Shortly after former Minneapolis police officer Derek Chauvin, the holder of Satan’s aux cord during long drives, was convicted in April for murdering George Floyd, Barack and Michelle Obama issued a joint statement noting, “Today a jury in Minneapolis did the right thing.”
The statement also noted that the work wasn’t done.
“True justice requires that we come to terms with the fact that Black Americans are treated differently, every day. It requires us to recognize that millions of our friends, family, and fellow citizens live in fear that their next encounter with law enforcement could be their last.”
Do you hear our forever president and his beautiful wife harmonizing? I love this song.
During an appearance with Gayle King, which aired Friday, the forever first lady noted that her and her husband’s support of the verdict was merely a nod to justice, the way that it should be.
“The goal is to let leaders lead,” Obama said on CBS This Morning. “But in certain times people, you know, look to us often, ‘Well, what do you think? How do you feel? and we know that while we’re all breathing a sigh of relief over the verdict, there’s still work to be done.”
Obama noted that for many Black people, the fear of police brutality and violent racist acts is real.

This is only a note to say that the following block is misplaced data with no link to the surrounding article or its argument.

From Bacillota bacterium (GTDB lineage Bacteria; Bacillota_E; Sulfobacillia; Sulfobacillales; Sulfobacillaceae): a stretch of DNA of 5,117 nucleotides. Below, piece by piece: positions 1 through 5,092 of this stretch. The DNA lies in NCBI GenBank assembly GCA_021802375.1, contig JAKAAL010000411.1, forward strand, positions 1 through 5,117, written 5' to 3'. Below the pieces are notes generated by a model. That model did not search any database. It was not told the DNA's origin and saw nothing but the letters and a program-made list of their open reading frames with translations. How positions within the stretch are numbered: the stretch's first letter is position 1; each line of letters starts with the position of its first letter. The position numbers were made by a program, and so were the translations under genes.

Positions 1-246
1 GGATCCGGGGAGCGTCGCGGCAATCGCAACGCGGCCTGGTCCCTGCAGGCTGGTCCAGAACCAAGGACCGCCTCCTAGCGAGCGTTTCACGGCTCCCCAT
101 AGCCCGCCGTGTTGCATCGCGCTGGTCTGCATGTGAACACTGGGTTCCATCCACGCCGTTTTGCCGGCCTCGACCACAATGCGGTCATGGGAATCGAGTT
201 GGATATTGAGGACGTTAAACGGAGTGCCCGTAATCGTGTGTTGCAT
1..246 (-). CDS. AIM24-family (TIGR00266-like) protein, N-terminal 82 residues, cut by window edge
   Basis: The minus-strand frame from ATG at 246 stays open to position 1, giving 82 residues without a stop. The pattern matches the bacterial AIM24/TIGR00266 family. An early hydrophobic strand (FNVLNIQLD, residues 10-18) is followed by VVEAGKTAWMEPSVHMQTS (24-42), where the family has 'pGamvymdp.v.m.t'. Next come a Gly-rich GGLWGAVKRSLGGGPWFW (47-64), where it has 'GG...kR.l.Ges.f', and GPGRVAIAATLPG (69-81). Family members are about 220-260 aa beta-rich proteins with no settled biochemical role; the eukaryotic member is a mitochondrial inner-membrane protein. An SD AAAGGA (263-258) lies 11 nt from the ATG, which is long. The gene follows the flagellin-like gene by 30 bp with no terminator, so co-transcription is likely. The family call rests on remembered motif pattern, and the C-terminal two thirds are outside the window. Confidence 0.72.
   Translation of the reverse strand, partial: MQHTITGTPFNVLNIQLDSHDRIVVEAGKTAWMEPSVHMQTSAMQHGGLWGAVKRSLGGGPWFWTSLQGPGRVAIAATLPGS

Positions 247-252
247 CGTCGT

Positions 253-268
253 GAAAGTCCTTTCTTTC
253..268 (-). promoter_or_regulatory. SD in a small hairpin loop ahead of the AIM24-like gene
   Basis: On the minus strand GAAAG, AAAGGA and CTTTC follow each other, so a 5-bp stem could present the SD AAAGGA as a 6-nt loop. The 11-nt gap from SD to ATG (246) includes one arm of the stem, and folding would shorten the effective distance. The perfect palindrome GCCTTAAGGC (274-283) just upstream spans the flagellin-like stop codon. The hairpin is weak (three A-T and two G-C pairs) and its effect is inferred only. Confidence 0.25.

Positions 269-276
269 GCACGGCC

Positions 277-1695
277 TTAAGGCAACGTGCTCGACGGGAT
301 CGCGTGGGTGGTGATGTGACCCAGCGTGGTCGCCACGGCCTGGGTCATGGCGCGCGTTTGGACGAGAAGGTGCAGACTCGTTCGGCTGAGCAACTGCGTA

“We can’t sort of say, ‘Great, that happened, let’s move on,’” she said. “I know that people in the Black community don’t feel that way because many of us still live in fear as we go to the grocery store or worry about walking our dogs or allowing our children to get a license. Just imagine [having] a son right now.”
Obama added that she fears that someone who doesn’t know “everything about them” may assume something about her own children, Sasha and Malia. But she hopes that one day Americans will go deeper on a conversation about race and how it affects those around them.
“We have to talk about it more and we have to ask our fellow citizens to listen a bit more and to believe us and to know that we don’t wanna be out there marching,” she said. “I mean, all those Black Lives Matter kids, they’d rather not have to worry about this. They’re taking to the streets because they have to. They’re trying to have people understand that we’re real folks. And the fear that many have of so many of us is irrational and it’s based on a history that is just, it’s sad and it’s dark and it’s time for us to move beyond that.”